What’s in a Title – Wisconsin Law

The Architect Title [WI]

AIA Wisconsin often is asked about state laws governing the use of the title “architect” and who can offer to provide architectural services. The following is a brief primer on requirements in Wisconsin Statutes and the Wisconsin Administrative Code:

Use of the Title "Architect" – Wisconsin Statutes prohibit a person who is not licensed as an architect from not only practicing or offering to practice architecture, but also from using any title or description tending to convey the impression to the public that they are an architect. Section 443.02(3) states that: "No person may . . . use in connection with the person's name or otherwise assume, use or advertise any title or description tending to convey the impression that he or she is an architect . . . unless the person has been duly registered." This consistently has been interpreted to prohibit an unlicensed individual from holding themselves out as a “residential architect,” “interior architect” or “architectural designer” . . . or using similar titles that include “architect” or derivative terms such as “architectural.”

Certificate of Authorization – Section 443.08(5) of the Wisconsin Statutes states that: "No firm, partnership or corporation may engage in the practice of or offer to practice architecture in this state, or use in connection with its name, or otherwise assume, use or advertise any title or description tending to convey the impression that it is engaged in the practice of architecture, nor may it advertise or offer to furnish an architectural service, unless the firm, partnership or corporation has complied with this chapter" by having a certificate of authorization from the Department of Safety & Professional Services. To qualify for such a certificate, the firm, partnership or corporation must have a registered architect in its employment. It is important for firms to keep their certificate of authorization up to date with DSPS.

Aiding or Abetting Unlicensed Practice – Section 443.11(1) authorizes the Joint Examining Board to discipline an architect found guilty of "signing or impressing his or her seal or stamp upon documents not prepared by him or her or under his or her control" or "knowingly aiding or abetting the unauthorized practice of architecture . . . by persons not registered under this chapter." In addition, section 443.17 states that: "No person who is registered under this chapter to practice architecture . . . may impress his or her seal or stamp upon documents which have not been prepared by the person or under his or her direction and control . . . or in any other manner knowingly aid or abet the unauthorized practice of architecture . . . by person not authorized under this chapter.”

Professional Conduct – Chapter A-E 8 of the state administrative code establishes the rules of professional conduct for architects and contains provisions related to professional obligations, unauthorized practice and plan stamping. According to A-E 8.06 (3), an architect “may not enter into an agreement which provides that a person not legally and actually qualified to perform professional services has control of the registrant’s judgment as related to public health, safety or welfare.” In A-E 8.07 (1), architects are required to “assist in enforcing laws which prohibit the unlicensed practice of architecture . . . by reporting violation to the board.” A-E 8.07 (2) states that an architect “may not delegate professional responsibility to unlicensed persons and may not otherwise aid or abet the unlicensed practice of architecture.” According to A-E 8.09 (1), “no architect . . . may sign, seal or stamp any plans, drawings, documents, specifications or reports for architectural . . . practice which are not prepared by the registrant or under his or her personal direction and control.”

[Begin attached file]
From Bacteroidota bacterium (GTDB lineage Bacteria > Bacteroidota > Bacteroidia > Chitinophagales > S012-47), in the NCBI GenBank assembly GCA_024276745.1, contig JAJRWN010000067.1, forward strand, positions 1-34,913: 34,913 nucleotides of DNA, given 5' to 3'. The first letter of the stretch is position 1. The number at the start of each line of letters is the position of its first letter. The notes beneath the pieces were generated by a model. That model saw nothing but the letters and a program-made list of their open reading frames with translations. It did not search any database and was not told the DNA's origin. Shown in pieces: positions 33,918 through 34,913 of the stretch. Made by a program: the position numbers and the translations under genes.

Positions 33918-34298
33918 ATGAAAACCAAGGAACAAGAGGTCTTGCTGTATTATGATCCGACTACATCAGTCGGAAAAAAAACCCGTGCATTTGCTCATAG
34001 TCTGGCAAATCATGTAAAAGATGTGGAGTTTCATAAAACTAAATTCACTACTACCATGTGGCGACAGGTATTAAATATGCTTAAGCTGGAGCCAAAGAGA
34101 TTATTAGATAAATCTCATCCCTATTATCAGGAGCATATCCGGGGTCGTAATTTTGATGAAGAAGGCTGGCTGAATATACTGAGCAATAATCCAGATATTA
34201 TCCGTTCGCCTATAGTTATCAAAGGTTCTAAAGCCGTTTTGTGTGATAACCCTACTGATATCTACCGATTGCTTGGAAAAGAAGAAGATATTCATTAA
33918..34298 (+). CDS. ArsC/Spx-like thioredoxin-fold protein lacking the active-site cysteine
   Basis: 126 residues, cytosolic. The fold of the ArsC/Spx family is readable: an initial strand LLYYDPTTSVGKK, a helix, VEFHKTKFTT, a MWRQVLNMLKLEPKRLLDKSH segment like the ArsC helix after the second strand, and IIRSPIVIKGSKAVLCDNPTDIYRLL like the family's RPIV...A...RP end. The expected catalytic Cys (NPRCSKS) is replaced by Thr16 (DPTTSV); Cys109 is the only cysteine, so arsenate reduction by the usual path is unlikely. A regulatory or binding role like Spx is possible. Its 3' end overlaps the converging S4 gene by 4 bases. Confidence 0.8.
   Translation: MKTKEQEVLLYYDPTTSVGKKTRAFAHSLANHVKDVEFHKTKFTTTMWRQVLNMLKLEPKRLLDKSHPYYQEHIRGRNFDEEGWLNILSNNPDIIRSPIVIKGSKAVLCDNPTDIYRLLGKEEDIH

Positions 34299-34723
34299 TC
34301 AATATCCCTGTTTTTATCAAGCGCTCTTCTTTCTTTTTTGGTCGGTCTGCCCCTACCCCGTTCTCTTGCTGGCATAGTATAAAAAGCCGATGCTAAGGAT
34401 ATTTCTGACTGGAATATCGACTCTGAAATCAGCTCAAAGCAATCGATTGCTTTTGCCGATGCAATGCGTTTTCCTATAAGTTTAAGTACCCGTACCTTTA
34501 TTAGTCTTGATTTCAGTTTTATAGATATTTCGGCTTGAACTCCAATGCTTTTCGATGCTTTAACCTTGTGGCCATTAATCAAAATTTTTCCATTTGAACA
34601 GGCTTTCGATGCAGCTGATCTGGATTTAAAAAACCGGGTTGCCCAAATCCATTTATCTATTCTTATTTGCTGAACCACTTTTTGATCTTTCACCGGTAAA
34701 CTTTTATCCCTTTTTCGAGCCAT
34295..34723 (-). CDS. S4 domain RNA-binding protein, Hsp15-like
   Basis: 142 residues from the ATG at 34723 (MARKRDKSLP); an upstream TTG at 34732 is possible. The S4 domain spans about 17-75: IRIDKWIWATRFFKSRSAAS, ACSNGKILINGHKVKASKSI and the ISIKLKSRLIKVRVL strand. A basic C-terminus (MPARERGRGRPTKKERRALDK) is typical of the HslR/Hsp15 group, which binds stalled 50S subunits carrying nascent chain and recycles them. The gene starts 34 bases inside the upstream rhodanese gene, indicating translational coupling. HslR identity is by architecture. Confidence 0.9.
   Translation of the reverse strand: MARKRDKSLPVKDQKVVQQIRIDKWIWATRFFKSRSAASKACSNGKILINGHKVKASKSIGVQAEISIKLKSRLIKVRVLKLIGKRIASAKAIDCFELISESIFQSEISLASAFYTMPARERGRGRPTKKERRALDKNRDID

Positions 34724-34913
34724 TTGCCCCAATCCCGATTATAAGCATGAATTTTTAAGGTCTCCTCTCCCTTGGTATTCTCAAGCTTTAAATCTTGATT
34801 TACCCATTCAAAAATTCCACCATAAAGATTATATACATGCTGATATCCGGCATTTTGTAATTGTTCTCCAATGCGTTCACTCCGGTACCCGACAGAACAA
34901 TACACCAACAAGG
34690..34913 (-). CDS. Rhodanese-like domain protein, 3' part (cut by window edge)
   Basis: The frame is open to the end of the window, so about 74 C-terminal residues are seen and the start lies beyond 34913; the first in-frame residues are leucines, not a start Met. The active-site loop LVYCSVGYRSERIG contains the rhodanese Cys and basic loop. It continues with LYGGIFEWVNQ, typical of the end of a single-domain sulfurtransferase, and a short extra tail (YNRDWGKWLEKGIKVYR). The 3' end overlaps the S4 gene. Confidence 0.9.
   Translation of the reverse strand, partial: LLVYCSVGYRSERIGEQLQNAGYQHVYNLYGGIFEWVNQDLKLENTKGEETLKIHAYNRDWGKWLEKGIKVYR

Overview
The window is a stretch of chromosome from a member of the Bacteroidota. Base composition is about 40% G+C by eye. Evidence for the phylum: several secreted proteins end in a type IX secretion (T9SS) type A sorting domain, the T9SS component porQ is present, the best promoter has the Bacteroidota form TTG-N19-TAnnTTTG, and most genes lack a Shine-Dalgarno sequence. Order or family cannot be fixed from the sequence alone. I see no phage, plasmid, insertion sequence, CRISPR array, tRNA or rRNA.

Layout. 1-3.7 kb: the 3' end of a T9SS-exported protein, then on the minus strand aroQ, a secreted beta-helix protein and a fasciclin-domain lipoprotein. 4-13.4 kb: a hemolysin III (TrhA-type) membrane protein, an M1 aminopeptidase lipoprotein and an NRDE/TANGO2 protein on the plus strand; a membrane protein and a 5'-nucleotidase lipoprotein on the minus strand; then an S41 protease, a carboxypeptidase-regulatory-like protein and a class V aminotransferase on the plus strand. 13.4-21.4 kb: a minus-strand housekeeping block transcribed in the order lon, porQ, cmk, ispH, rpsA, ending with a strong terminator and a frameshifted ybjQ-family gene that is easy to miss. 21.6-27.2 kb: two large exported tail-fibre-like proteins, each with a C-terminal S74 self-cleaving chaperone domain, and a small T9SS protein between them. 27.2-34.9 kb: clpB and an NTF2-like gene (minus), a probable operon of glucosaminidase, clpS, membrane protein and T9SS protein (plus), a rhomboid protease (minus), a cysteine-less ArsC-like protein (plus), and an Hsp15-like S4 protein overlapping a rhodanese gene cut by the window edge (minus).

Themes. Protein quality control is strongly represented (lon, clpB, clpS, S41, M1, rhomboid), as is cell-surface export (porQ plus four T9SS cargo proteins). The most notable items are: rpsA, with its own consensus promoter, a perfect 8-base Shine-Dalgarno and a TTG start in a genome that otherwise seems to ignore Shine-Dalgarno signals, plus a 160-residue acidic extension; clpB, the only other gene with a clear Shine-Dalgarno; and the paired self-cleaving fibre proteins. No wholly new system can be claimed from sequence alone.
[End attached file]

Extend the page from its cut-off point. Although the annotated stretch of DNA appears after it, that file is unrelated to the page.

Only registered architects may use the title "architect."

Title for Emerging Professionals – The appropriate term to describe individuals working to gain qualifying experience to become licensed as an architect has generated a great deal of attention. NCARB announced an initiative to sunset the use of term “intern” and propose changes to its model guidelines for licensing boards. Last December, the AIA Board of Directors approved a position statement in support of the titles “architectural associate” or “design professional” for individuals who have met a jurisdiction’s education/experience requirements and are participating in NCARB’s Architectural Experience Program (AXP). In Wisconsin, however, current state administrative rules in A-E 3.03(5) allow individuals acquiring supervised experience in architectural work to become licensed as an architect to use the title "architectural intern." Only registered architects may use the title "architect." Titles for individuals pursuing licensure other than "architectural intern" that include "architect" or "architectural," such as “architectural associate,” "intern architect," "architectural designer" or "architectural technician," are prohibited by state law. The Architects Section of the Joint Examining Board has approved a statement of scope to update state rules to reflect the new AXP requirements and to review A-E 3 in relation to current terminology used in the architectural industry. Wisconsin firms are encouraged to make sure that titles used on business cards and in other marketing materials comply with state statutes and related administrative rules.

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The Architect Title [WI]

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